To attract and keep jobs, we need to continue public works unabated. That means freeways, water storage and transport, port facilities, airports, energy infrastructure, and other projects. It was devastating when those were in jeopardy by the budget melt down; imperiling our state’s economy, and our receipt of federal matching funds. In order to keep those projects going, in the midst of a recession, I did not oppose the budget deal.
    On taxes, we need to lower every tax that discourages jobs in our state. We need to get more in line with our competitor states’ levels on income tax, sales tax, and business tax. (A good start was in the recent budget deal’s adoption of the single sales factor for apportioning multi-state income: before that change, we were actually taxing employers more the more employees they had in our state.) We should eliminate the sales tax on productive machinery, and adopt a capital gains tax mirroring the federal one, to encourage investment in California that leads to jobs. I’d keep Prop. 13; without it, our number one marginal income tax rate, number one state sales tax, and number 3 state business tax make California a very unattractive place to hire people. With Prop. 13, we can at least make the case to those wanting to build plants in our state that they can be sure they won’t get socked with higher property taxes once they can’t move. The present budget crisis makes it more difficult to lower taxes, but that should be our goal.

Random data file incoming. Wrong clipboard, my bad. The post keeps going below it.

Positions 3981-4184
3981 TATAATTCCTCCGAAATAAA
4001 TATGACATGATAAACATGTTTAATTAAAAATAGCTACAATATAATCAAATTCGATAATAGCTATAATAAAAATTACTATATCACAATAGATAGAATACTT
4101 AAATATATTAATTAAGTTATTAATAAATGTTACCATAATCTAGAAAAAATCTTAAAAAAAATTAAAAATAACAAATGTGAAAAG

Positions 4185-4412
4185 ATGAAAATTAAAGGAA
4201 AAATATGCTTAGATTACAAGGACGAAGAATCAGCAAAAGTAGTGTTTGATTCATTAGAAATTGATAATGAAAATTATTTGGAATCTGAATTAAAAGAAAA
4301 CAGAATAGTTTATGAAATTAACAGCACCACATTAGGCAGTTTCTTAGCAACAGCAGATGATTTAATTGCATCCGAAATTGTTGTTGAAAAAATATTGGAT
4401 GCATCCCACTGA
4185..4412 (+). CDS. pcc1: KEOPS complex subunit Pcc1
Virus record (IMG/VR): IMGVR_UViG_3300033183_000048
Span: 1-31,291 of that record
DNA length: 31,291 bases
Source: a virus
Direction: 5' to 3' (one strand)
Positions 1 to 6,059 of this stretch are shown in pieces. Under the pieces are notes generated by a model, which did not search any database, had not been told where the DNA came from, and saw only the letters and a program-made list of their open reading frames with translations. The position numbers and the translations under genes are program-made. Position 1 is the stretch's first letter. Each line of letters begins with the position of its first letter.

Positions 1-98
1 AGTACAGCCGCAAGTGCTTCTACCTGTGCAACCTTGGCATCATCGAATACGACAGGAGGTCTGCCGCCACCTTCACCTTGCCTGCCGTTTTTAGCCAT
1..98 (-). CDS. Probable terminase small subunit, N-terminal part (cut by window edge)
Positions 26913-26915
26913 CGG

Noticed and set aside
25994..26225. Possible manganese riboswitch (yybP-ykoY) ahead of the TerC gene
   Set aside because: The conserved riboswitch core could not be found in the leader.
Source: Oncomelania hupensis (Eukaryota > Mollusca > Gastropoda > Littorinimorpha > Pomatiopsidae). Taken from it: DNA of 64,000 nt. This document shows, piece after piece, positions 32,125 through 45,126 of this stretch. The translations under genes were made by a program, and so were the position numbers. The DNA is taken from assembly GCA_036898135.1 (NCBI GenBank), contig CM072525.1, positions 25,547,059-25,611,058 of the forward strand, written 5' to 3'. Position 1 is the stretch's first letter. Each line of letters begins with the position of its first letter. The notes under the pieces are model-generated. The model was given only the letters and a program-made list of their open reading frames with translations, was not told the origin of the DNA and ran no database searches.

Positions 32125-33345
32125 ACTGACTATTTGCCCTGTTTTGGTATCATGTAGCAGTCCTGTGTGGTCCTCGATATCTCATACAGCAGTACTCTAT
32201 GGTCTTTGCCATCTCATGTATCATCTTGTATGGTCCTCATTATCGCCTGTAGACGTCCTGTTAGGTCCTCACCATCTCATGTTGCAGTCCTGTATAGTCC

We should then let entrepreneurs decide where the best investments are. I’m worried about the state picking the next great technology. We might get it wrong, and we’d certainly be under a huge amount of political pressure to pick an industry that benefits the district of powerful members of the Legislature.